Archives for posts with tag: women

Our final group blog post is from Ceramicist Jen Smith who worked with The Women’s Creative Company.  If you missed the chance to view their work at South Block then read on for a teaser of where to see it next! 


As a ceramicist, I usually start a piece of work with a clear image in my mind of what it will be, right down the curve of a handle or the flashes of colour across the surface; this project was entirely different and liberatingly so.

Coming into an established group as welcoming, enthusiastic,  and outspoken as the Women’s Creative Company has been a total joy. It was clear very early on from our discussions and clay maquettes that there were several ideas that we wanted to communicate through our statue so talk turned to the best methods of using all of these sources without confusing our message.

I proposed a collaged surface which allows separate images to find new context through placement and association. We workshopped ideas by making test collages and reflected on how the meanings developed in ways we could use on our statue.

Through this organic method of working we found a shared voice and it became clear to have a woman in a wheelchair who represents every woman. Her feet are her roots with historical imagery of slavery and the suffrage movement, the plants and leaves growing there are wilting and stifled.

Her torso is collaged with photos of the many women who deserve statues in Glasgow surrounded with blooming flowers, their names embroidered alongside them – a nod to the textile industry in the Merchant City and to ‘women’s work’.

Her face lists the many professions and achievements of the women she represents alongside common derogatory words women often have to endure on their way to those respected positions. Her face is purposefully looking to somewhere in the distance, an acknowledgment that there is still somewhere more to go.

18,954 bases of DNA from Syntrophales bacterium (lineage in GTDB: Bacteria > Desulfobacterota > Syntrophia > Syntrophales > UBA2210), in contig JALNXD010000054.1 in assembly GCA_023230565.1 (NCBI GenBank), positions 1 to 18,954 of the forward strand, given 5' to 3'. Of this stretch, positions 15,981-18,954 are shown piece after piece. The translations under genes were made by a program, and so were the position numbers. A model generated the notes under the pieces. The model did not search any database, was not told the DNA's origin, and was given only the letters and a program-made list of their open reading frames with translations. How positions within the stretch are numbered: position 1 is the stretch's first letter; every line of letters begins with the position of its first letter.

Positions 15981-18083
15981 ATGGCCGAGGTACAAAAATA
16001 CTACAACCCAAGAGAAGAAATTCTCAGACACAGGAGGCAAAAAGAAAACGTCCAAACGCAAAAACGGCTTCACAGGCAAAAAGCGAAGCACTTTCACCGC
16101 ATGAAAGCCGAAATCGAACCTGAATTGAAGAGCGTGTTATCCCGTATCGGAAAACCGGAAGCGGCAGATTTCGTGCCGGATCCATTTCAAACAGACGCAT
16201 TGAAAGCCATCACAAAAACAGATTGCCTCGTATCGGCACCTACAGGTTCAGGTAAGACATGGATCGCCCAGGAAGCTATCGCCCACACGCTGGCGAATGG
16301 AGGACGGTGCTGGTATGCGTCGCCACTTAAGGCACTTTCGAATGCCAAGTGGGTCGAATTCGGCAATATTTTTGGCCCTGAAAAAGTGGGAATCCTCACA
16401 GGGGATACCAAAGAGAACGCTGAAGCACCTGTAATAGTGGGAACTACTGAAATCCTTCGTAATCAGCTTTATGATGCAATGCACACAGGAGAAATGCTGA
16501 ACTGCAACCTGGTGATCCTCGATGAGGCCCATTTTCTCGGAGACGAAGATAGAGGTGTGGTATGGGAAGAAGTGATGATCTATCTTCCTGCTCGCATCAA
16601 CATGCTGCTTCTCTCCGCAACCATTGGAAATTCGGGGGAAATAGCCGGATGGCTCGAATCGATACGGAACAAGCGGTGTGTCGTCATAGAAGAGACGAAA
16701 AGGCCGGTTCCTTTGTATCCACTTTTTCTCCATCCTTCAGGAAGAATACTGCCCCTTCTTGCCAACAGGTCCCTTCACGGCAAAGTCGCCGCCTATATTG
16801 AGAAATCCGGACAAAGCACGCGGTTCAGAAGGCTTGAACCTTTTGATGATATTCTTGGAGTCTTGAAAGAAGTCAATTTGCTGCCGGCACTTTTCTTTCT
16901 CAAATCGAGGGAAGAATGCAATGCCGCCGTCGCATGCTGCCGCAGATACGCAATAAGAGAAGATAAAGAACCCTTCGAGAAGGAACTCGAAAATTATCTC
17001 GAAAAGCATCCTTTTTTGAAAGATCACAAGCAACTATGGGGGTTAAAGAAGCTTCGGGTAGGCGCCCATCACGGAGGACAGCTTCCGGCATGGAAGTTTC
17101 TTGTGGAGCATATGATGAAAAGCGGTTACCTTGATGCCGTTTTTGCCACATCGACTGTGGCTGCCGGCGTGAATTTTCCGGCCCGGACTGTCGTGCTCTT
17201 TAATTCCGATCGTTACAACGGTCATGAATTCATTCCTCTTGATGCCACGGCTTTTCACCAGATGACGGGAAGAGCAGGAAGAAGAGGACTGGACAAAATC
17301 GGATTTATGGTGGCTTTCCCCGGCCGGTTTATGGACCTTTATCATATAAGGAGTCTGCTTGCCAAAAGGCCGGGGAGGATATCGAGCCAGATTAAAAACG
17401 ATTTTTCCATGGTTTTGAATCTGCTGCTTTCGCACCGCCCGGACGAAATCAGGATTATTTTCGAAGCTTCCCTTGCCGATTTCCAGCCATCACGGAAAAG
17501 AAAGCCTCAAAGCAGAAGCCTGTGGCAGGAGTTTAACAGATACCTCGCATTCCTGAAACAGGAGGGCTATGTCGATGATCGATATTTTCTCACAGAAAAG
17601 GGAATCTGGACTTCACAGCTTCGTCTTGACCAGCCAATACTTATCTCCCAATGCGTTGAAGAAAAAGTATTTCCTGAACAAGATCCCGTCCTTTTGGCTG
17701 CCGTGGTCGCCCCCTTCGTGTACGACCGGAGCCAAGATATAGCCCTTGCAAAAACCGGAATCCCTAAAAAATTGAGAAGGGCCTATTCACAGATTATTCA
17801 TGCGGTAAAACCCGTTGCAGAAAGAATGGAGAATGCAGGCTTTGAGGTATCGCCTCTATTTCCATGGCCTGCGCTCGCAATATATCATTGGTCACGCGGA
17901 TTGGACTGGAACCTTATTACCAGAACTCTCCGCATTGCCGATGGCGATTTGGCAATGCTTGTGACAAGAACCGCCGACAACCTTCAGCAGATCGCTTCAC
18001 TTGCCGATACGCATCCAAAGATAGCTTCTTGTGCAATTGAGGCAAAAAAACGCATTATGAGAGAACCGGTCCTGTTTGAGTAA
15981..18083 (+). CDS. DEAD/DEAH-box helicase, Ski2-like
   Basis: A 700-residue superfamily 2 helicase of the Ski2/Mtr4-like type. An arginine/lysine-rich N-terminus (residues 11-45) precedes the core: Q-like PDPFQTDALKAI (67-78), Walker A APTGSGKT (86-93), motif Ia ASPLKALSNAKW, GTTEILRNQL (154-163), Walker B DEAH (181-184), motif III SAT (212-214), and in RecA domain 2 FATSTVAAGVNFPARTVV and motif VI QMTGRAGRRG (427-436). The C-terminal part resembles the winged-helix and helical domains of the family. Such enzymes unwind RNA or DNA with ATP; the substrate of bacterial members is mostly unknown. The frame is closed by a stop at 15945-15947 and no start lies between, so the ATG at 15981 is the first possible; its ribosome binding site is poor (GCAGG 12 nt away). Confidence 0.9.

It is a celebration of what women have achieved and have yet to achieve; as colourful, glorious and diverse as the wonderful women who helped to make her.

Our statue will also be used as part of the Merchant City Festival performance by A Moment’s Peace Theatre working with Terra Inconita Arts so you can get a closer look there!


Terra Incognita_Missing Statues_Lady 2


Date & Times for Hidden Footprints at Merchant City Festival

  • SAT 29 JUL 201712.00PM – 1.00PM
  • SAT 29 JUL 20172.30PM – 3.30PM
  • SAT 29 JUL 20174.30PM – 5.30PM
  • SUN 30 JUL 201712.00PM – 1.00PM
  • SUN 30 JUL 20172.30PM – 3.30PM
  • SUN 30 JUL 20174.30PM – 5.30PM

This week Andy Murray won Wimbledon. It was brilliant. We roared, yelped and danced in delight as Murray wrote his name in the sporting history books. We offer our hearty congratulations and enjoyed witnessing this truly excellent sporting moment.

Many heralded this win as the first British Wimbledon win in 77 years – The Times, Telegraph and Daily Mail declared this proudly in their papers, it was proclaimed on the BBC, and even Prime Minister David Cameron congratulated Murray on the first British win since Fred Perry’s victory in 1936.

Yet Murray is not the first British winner in 77 years. Between Perry’s win in 1936 and Murray’s win in 2013 there have been four British Wimbledon champions. These four winners were all women and, in our not-so-equitable world, they seem to have been erased from history.

How could these incredible women be ignored?!

Ladies and Gentleman, we give to you four sporting legends you can be proud of; the four British Wimbledon Champions of the last 77 years.

ImageDorothy Round